- Police Beat
- The Forecaster
CUMBERLAND — With two Cumberland seats up for grabs on the School Administrative District 51 Board of Directors, incumbent Mike Brown faces a challenge from Peter Bingham, who is stepping down from the Town Council, and political newcomer Jennifer Stewart.
Brown, appointed to the School Board in 2015 to fill a vacant seat, was elected to one full, three-year term, which expires this year. Gigi Sanchez, who served two terms from 2013-2019, is not running again, creating the second opening.
A candidates forum will be held at Town Hall at 7 p.m. Thursday, May 30. A forum for candidates running for Town Council and state House District 45 will be held Tuesday, May 28, also at 7 p.m. at Town Hall.
Bingham has said he would serve no more than six years on any particular panel in order to maintain objectivity and allow for new members. He decided to move on from the Town Council after his term ends this year and seek a return to the School Board – where he previously spent four years as vice chairman and two as chairman.
While last year’s school budget process divided the School Board and Town Council – councilors adopted a resolution urging cuts to the school budget – this year’s deliberations demonstrated “really, really good progress,” Bingham said.
Thanks largely to the district receiving $11.8 million in state aid to education for fiscal year 2020 – a $961,000 increase over the current year – taxes to residents of the Cumberland-North Yarmouth district should be flat.
The two towns and SAD 51 have worked well together in recent months, to produce “the best session I’ve seen in 30 years,” Bingham said. “I want to keep that up.”
He said he expects a more cooperative approach in the way the towns and schools care for their facilities.
With SAD 51 building infrastructure worth hundreds of millions of dollars, he said, the district should follow suit with other school systems and hire a person with an engineering background “to perhaps coordinate the maintenance to include both SAD and town facilities,” Bingham said.
He also wants to see continued discussions around instructional minutes, since he has heard from some parents that the district had too many early release days, meant to provide professional development time for teachers. The School Board has been reviewing the matter as part of its strategic planning process.
“We have 10% less instructional minutes than Yarmouth does,” Bingham said.
Brown, who moved to town in 1998, said he has “a certain thoughtfulness and a certain diligence in the approach that I take to issues that deal with the school district itself.”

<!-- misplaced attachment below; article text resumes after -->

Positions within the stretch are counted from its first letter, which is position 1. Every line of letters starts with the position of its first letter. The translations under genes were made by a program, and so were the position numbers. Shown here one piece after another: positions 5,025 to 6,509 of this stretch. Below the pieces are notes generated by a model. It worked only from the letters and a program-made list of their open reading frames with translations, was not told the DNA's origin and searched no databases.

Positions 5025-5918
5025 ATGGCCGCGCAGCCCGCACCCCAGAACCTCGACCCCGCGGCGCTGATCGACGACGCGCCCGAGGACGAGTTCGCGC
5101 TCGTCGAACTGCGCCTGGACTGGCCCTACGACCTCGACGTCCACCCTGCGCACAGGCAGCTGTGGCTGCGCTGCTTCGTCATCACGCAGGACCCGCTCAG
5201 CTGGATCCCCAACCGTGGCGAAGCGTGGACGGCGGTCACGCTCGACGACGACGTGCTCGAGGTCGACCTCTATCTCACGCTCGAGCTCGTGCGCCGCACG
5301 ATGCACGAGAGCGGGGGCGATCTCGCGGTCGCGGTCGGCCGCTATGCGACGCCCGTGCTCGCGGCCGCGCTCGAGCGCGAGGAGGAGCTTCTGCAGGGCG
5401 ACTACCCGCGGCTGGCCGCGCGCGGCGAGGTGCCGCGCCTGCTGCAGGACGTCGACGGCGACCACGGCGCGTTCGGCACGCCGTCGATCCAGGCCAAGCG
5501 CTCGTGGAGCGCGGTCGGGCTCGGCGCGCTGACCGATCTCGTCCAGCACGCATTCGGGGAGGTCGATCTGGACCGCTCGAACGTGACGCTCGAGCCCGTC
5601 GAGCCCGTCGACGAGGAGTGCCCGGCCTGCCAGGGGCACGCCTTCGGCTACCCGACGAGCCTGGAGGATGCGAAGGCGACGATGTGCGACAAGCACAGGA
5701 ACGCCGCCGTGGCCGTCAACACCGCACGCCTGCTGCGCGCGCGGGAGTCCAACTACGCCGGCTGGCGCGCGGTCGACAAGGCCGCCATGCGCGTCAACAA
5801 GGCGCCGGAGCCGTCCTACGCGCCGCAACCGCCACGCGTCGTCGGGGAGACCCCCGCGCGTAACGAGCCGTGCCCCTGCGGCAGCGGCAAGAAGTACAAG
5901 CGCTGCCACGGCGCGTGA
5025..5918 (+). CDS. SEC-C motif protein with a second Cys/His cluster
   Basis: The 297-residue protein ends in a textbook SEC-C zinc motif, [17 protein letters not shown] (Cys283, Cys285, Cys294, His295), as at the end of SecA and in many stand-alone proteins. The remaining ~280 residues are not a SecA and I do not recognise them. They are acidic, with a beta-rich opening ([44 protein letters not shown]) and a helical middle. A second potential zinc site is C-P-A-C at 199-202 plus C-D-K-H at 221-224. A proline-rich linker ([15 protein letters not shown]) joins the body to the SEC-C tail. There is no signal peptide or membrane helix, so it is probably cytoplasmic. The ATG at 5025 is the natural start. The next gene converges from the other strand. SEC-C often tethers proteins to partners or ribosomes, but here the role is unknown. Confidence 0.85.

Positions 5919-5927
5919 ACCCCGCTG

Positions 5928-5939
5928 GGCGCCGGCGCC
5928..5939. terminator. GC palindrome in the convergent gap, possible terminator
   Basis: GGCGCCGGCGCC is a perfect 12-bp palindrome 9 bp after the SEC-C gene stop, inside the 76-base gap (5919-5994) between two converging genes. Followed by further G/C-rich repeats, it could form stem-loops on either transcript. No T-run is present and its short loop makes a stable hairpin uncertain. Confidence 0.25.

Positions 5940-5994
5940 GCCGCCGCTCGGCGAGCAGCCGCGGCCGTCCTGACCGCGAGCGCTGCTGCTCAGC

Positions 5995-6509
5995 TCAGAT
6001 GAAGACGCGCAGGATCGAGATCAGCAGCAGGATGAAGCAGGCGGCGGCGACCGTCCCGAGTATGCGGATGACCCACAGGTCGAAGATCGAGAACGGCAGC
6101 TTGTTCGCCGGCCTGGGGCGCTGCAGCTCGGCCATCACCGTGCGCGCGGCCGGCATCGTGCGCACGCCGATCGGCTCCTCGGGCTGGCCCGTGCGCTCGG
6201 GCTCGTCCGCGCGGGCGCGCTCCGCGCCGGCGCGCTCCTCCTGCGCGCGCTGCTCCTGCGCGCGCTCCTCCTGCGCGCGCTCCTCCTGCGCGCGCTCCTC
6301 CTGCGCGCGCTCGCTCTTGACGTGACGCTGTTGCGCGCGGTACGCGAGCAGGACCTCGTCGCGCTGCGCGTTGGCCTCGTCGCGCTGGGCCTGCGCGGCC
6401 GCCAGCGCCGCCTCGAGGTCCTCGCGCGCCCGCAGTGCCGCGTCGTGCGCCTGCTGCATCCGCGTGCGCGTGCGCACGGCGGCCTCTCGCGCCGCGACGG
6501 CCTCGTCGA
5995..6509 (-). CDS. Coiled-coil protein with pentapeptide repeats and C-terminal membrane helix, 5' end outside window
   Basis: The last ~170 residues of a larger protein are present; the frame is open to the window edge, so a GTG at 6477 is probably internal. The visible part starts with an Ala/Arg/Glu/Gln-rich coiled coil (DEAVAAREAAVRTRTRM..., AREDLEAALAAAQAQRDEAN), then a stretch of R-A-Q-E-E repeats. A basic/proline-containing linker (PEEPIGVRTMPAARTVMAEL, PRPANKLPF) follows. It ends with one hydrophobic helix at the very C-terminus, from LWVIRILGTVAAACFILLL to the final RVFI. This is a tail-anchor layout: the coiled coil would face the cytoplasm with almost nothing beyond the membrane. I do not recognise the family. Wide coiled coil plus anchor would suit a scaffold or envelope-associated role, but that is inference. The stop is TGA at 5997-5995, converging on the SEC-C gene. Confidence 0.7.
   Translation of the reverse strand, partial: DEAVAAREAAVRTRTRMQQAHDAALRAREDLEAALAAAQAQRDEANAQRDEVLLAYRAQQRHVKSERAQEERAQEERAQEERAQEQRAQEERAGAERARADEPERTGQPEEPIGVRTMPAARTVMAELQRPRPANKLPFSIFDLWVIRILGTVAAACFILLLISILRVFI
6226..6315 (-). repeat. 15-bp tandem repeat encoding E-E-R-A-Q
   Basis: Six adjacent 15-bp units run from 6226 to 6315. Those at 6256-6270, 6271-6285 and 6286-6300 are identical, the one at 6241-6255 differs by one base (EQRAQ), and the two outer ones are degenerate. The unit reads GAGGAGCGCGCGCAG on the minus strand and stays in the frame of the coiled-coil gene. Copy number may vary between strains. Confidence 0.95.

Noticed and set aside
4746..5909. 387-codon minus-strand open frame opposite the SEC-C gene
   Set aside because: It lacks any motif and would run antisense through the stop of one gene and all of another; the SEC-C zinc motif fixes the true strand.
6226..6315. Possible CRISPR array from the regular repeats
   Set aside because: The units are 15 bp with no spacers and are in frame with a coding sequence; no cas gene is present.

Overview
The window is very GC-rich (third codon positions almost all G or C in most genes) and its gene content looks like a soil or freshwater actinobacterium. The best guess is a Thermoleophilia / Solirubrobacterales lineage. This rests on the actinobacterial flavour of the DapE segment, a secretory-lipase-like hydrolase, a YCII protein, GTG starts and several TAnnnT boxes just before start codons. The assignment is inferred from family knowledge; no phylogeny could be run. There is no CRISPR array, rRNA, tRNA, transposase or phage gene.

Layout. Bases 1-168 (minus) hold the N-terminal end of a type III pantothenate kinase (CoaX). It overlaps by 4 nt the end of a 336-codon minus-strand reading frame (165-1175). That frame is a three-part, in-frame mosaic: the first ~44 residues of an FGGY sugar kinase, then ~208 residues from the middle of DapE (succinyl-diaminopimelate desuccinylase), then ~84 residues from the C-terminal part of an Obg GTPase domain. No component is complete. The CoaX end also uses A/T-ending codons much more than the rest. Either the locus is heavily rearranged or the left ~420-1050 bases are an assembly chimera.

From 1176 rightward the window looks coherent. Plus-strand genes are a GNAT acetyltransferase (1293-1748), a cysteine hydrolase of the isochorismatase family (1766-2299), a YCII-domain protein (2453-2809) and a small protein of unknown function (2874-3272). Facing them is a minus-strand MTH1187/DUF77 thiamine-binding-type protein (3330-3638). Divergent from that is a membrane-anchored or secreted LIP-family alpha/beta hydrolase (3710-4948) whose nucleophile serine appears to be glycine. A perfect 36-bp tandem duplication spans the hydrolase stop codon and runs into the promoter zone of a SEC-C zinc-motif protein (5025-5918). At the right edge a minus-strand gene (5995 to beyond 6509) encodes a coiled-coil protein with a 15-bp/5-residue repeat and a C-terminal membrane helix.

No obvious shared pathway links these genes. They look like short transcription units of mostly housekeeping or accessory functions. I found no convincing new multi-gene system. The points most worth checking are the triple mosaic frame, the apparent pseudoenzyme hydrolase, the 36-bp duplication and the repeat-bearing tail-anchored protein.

Despite the contention that surrounded last year’s budget process, “I’ve been proud of the budget that has been put forth the last couple of years,” Brown said.
“To a large extent, that had as much to do with decreasing state subsidy as it did spending growth,” he said. “I actually felt as though the spending growth number was reasonable based upon what we were seeking to achieve, but the impact on the taxpayer was significant, and drew a lot of attention.”
That caused the School Board to take a more “holistic” look at achieving efficiencies, Brown said, crediting this year’s flat budget impact to the major state subsidy increase.
He noted that in the past decade, declining enrollment caused SAD 51 to close the Drowne Road and North Yarmouth Memorial schools. But student numbers are once again on the rise.
“We’re looking at a Mabel I. Wilson school that is functioning at this point beyond capacity,” Brown said. “We’re looking at a middle school that is really just teetering on the edge; it’s working, but I don’t think it can sustain much more growth.”
Stewart has three children between the ages of 9 and 14, all in SAD 51 schools, which inspired her to run for the board. Having spent 15 years in Cumberland, she said, “I feel I need to get involved, to help plan for the future of the schools.”
She said she brings to the table a strong financial background from more than 20 years as a certified public accountant, which can aid in the budgeting process.
Stewart said she supports this year’s proposed budget, and would like to be part of ongoing discussions regarding infrastructure and space needs, particularly at the Mabel I. Wilson and Greely Middle schools.
She said she wants to ensure “the kids still have a high quality of education, and that the (student-teacher ratios) stay the same,” as enrollment increases and the pre-kindergarten program begins this fall at the Wilson school.
Residence in Cumberland: Brook Road.
Family: Married, three children, three grandchildren.
Occupation: Retired financial executive.
Education: Bachelor’s degree in economics from University of Rhode Island, MBA from University of Pennsylvania Wharton School.
Political/civic experience: School Administrative District 51 Board of Directors (1984-1990, 2002-2008), Town Council (1996-2002, 2013-2019), Planning Board (1991-1996, 2010-2013), Comprehensive Plan committees, past University of New England trustee, Lions Club member.
Residence in Cumberland: Mill Road.
Family: Married, two children.
Occupation: Cumberland County assistant facility director and safety coordinator.
Education: Bachelor’s degrees in business administration and economics, University of Southern Maine.
Political/civic experience: Cumberland Shellfish Commission (chairman); Cumberland Community Nursery School (former president); SAD 51 Board of Directors (vice chairman) and its Facilities Committee (co-chairman); Cumberland/North Yarmouth Lions Club.
Residence in Cumberland: Mayflower Drive.
Family: Married, three children.
Occupation: Certified public accountant.
Education: Bachelor’s degree in business administration/accounting, University of Maine.
Political/civic experience: Portland Trails, Sebec Lake Association, Junior League of Maine.